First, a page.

And where this gets really interesting is to imagine a whole bunch of points — positions and momentums for the car — and what happens to that collection as time evolves. Each one of these points represents a different shock that the car can get, and that the shock absorbers try to deal with; but each of them is going to react a little bit differently. The different points will spread out in a way that looks uncannily like bubbles in a rushing stream. Different points might go into different directions, and that represents the original system doing different things — bouncing the one time, for example, or bouncing twice, or bouncing for a long while.

After that, in grad school, you can start looking at a physics problem by trying to identify the different kinds of behavior, such as how many bounces it takes for the car to settle down again, and then working out what combinations of position and momentum put the car in each of those different behaviors, and where the dividing lines between those kinds of behavior are.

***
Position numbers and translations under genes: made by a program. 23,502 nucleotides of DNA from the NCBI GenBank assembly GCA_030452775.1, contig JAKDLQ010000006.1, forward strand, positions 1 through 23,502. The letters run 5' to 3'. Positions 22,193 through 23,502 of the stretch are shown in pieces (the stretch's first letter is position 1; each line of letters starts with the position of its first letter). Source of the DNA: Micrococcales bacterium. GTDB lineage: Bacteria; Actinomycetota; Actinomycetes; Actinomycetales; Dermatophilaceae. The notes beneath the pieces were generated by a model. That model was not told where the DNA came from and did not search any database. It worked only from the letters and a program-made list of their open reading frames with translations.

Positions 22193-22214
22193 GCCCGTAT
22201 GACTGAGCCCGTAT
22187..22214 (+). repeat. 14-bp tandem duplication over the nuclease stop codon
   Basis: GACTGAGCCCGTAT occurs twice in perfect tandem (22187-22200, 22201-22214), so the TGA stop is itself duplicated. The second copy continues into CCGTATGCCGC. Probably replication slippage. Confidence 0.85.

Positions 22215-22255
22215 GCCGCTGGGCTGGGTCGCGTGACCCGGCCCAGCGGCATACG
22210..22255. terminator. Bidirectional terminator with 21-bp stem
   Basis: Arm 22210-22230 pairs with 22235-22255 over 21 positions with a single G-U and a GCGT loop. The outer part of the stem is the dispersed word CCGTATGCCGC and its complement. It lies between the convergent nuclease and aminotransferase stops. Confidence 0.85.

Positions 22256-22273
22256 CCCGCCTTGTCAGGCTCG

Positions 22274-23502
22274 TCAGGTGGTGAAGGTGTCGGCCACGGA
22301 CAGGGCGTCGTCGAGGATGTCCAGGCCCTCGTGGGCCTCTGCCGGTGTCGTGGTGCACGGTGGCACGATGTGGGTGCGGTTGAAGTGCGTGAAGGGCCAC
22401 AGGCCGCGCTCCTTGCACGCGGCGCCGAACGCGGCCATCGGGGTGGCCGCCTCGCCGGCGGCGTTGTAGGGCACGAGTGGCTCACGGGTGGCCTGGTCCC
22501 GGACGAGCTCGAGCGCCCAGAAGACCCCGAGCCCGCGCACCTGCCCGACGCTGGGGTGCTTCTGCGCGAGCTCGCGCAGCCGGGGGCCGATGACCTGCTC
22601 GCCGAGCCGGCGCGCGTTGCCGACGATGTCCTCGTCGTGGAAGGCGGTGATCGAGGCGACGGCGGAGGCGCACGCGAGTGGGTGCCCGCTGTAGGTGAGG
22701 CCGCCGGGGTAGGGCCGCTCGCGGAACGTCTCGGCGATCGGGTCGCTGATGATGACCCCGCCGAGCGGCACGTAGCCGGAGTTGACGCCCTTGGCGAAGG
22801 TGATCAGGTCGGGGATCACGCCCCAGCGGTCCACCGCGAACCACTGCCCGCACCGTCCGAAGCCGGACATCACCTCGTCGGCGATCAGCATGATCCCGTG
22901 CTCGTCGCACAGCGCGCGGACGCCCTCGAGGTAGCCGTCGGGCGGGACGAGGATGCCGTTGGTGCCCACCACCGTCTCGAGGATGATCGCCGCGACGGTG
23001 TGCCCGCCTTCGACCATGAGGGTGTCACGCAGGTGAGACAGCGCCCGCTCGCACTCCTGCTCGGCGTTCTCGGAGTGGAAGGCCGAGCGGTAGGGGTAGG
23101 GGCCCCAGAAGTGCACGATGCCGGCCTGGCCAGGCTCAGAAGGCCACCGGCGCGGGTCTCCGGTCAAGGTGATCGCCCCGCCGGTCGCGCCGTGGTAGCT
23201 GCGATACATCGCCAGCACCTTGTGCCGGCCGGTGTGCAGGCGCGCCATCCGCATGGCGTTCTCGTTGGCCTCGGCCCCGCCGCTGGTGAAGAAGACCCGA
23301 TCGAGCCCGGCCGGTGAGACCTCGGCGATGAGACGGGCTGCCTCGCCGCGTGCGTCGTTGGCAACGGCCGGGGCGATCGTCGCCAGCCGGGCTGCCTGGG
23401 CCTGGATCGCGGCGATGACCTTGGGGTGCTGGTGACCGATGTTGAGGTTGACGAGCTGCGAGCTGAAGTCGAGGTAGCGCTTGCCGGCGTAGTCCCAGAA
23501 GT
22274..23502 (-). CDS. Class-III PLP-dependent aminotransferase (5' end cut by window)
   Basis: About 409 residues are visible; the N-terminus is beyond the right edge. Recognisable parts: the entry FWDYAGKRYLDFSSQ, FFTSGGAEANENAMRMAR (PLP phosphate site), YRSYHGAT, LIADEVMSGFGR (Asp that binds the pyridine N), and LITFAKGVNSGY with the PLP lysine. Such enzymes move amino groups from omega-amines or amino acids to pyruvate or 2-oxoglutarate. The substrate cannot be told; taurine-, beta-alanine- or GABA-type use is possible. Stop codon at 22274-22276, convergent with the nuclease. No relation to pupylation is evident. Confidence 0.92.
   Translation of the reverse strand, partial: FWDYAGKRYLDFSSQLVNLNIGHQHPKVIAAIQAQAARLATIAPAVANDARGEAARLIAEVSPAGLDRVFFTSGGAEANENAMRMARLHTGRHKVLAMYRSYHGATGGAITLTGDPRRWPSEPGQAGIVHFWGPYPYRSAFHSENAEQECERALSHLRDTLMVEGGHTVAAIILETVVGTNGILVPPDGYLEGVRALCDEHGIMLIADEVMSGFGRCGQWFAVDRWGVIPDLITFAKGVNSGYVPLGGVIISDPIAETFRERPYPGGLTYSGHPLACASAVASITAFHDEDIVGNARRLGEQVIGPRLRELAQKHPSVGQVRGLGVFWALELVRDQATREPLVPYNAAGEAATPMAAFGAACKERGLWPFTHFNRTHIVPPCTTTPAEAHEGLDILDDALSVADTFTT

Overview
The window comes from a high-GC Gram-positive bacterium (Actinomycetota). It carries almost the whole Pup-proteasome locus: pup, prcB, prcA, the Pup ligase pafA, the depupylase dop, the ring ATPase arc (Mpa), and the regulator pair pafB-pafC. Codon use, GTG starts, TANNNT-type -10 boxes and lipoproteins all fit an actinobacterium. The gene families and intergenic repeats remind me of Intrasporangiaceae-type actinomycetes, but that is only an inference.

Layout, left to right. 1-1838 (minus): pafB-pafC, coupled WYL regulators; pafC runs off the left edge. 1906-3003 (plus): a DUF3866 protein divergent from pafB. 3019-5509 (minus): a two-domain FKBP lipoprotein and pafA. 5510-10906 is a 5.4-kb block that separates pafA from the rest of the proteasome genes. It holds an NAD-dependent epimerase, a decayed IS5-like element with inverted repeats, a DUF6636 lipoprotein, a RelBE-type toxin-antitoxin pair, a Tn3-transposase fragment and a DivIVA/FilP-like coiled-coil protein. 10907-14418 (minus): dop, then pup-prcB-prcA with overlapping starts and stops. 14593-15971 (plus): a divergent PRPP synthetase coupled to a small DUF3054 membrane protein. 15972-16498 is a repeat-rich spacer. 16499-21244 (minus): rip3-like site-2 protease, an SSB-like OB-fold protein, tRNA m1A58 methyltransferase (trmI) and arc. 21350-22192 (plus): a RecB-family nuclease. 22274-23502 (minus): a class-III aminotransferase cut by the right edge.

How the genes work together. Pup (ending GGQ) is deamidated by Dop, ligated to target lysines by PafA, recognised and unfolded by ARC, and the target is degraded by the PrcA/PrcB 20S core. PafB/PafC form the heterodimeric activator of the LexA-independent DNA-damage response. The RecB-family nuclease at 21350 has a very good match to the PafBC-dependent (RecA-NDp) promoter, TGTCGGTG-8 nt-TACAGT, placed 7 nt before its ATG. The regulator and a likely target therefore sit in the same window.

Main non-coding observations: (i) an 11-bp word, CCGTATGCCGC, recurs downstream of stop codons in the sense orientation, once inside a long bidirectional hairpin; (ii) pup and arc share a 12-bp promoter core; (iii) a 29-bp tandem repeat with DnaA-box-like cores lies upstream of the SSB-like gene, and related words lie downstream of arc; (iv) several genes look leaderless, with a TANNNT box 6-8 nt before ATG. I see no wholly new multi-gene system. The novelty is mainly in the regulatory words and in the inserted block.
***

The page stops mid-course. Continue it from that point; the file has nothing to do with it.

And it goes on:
ElKement, as might be expected, discusses all this (so if *my* version doesn’t make sense, perhaps hers will, particularly as she’s got animated pictures to show it), as well as how it starts to change if you start to look into quantum mechanics.

## elkement 9:29 am

onWednesday, 16 October, 2013 Permalink |Thanks again, Joseph. I guess your example concerned with a car makes more sense than my rather philosophical ramblings so I will reblog your post. From questions I have got on my article I conclude that the introduction of those large number of dimensions was probably not self-explanatory, so I am working on an update to this article with more illustrations related to hyperspace. Since I have not seen Liouville equation popularized (in the same way as ‘chaos theory’ is) I have to prepare some illustrations myself which is going to take a while.

I am also considering to pick a non-physics example as I have noticed that ‘many dimensions’ in the sense of these statistical sense (different states of a single system) got confused with those fancy dimensions related to string theory. I think I need to stress more that this is a space of ‘possibilities’ and not some space which is out there (and we are just those infamouse beetles on an inflating balloon that are not able to feel those dimensions).

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## Joseph Nebus 3:02 am